As we all know, Lost isn't lost to us -- the final season will be out on DVD in August. And though 24 had several common threads throughout its eight seasons, each "day" can stand alone, so we can just ignore the sub-par years and rewatch the good ones, like the first, ground-breaking campaign when Jack Bauer had to save Pedro Cerrano from becoming an insurance pitchman. (Or something like that; it's been a long time since I watched that season.)
My feelings this week included two kinds of sadness. The first is for the emptiness in my weekly TV schedule -- no more new episodes to anticipate. The second is based on the escape into the shows -- a group of plane crash survivors on an island, a counterterrorism agent who will do whatever it takes to get answers and protect this country -- and a suspension of disbelief. I wanted Jack -- both of them -- to win, not just by defeating evil, but by riding off into the sunset to enjoy his accomplishments. That Jack Shephard had to give his life to triumph and Jack Bauer had to flee his country and never see his daughter and granddaughter again was heartbreaking, but necessary to the story. But then I can bring myself back to reality, remember it's only a story, and go back to previous thrills and triumphs from years past.
But I can't do that with two of my all-time favorite programs, The Wonder Years and Ed, both of which came along before (just before, in the case of Ed) rights agreements took into account shows' lasting legacy on digital video. As a result, their release on DVD is hung up in negotiations for the rights to the music that played such a big part in both of them. Ed only lasted four seasons and used its extensive soundtrack more as an accompaniment to the storylines, but the music matters enough that cutting corners won't do the show justice.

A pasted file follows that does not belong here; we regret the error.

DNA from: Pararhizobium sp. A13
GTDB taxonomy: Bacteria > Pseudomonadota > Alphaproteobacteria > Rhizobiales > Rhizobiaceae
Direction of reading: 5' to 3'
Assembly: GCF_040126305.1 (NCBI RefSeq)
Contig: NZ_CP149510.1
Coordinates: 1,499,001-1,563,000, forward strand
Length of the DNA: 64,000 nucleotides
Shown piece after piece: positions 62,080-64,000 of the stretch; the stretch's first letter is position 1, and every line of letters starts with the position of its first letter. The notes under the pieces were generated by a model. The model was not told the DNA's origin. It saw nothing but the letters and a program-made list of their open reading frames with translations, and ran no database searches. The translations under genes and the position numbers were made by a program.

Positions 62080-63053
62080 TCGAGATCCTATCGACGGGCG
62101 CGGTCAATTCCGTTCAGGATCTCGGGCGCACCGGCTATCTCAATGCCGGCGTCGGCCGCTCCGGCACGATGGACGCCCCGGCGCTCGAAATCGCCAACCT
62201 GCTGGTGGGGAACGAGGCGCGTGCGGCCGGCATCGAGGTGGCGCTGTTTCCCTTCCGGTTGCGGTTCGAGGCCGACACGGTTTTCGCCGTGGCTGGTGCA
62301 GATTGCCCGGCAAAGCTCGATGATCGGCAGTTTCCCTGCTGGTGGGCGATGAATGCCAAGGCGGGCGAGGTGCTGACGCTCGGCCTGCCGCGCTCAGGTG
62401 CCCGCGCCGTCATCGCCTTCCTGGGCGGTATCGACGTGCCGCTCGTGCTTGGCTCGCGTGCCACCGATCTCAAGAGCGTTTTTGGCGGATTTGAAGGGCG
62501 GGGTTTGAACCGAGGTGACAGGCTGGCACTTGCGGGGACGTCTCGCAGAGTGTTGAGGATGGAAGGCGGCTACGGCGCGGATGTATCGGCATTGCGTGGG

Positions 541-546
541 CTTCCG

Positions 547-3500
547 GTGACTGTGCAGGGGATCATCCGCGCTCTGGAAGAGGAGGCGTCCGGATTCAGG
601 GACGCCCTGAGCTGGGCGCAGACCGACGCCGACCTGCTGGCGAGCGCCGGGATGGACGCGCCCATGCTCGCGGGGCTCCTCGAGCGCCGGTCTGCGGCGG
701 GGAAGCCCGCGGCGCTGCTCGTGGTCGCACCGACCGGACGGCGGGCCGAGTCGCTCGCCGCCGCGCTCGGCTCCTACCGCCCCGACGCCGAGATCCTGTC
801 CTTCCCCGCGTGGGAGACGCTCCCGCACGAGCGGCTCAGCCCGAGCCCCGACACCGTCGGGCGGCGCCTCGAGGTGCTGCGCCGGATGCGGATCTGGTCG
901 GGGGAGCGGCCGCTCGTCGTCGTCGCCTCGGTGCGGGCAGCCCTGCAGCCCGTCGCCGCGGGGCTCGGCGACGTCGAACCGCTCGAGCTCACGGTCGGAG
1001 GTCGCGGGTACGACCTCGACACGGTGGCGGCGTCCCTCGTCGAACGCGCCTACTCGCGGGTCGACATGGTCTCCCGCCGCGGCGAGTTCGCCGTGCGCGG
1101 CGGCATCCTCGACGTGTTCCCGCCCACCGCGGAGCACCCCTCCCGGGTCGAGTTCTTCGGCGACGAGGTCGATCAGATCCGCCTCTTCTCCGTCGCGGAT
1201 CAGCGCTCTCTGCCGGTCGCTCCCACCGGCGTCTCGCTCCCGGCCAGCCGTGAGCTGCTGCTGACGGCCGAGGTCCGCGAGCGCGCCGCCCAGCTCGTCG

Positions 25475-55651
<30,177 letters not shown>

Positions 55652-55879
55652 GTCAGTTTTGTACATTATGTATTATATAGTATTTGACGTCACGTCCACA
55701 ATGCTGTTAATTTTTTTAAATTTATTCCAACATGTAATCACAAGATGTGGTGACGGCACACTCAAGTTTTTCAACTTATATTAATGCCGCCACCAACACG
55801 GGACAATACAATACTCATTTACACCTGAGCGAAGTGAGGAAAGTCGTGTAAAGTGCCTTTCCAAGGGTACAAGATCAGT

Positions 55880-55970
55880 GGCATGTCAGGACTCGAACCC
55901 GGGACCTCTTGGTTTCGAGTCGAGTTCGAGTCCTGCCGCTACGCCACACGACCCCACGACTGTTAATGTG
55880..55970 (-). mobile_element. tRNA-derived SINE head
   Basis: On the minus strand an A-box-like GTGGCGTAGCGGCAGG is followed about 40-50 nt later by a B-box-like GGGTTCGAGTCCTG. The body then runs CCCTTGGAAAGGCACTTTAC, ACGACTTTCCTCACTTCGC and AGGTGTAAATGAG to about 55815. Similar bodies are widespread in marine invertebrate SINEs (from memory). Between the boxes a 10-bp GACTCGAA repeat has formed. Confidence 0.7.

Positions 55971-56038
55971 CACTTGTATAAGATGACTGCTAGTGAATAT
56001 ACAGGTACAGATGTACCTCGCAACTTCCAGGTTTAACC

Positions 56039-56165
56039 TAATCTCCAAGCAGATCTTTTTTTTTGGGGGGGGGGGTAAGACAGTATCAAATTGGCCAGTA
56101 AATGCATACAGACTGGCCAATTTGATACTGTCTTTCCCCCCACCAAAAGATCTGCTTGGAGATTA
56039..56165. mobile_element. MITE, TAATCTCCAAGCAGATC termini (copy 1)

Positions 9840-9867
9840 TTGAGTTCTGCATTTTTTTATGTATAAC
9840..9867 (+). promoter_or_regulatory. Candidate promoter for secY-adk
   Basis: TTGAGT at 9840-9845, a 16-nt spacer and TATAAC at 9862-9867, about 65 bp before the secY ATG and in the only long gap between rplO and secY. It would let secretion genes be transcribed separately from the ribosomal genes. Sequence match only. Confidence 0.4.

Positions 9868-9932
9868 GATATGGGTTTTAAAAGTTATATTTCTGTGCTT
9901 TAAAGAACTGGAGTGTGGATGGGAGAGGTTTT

The Wonder Years has a bigger task ahead of it. Not only did it run nearly twice as long -- six seasons -- but its music, in many cases, was the story, right from the opening credits, which featured Joe Cocker's "With a Little Help From My Friends." The cost to renegotiate all the music rights has been estimated in the millions of dollars, no surprise when a look at one random episode's song listing includes nine tracks. I'm not holding my breath. For now, I can only rely on my homemade videocassette tapes of what I think might be the complete series in random order, taped off of Nick at Nite or TV Land back around '97-98 ... if they still work. I haven't watched them since about then.
Both The Wonder Years and Ed were special to me, for vastly different reasons. In The Wonder Years, Kevin was the same age as I was. As he moved through seventh, eighth and ninth grades into high school, so did I. Some of his awkward social situations -- school dances and general boy-girl interactions, dealing with older kids -- were parallel to my days at school. And Fred Savage, in fact, is just two months older than me; a high school classmate of mine pledged the same fraternity as Savage at Stanford. With Ed, the connection came in the geography. Set in the fictional Stuckeyville, Ohio, it was filmed in northern New Jersey, giving me a chance to visit some of the locations, including Stuckey Bowl itself. (I only saw it from outside; Casey got to go inside after the show had ended and they sold off many of the props.) I hated to see both of them go.
So unlike Lost and 24, all I have of The Wonder Years and Ed are the memories of watching those final scenes -- of Kevin at the Fourth of July parade and the voiceover describing meeting Winnie at the airport years later, his wife by his side, and his dad's death; and of Ed and Carol dancing at the bowling alley as Yo La Tengo's "My Little Corner of the World" played over them. That will have to do for now.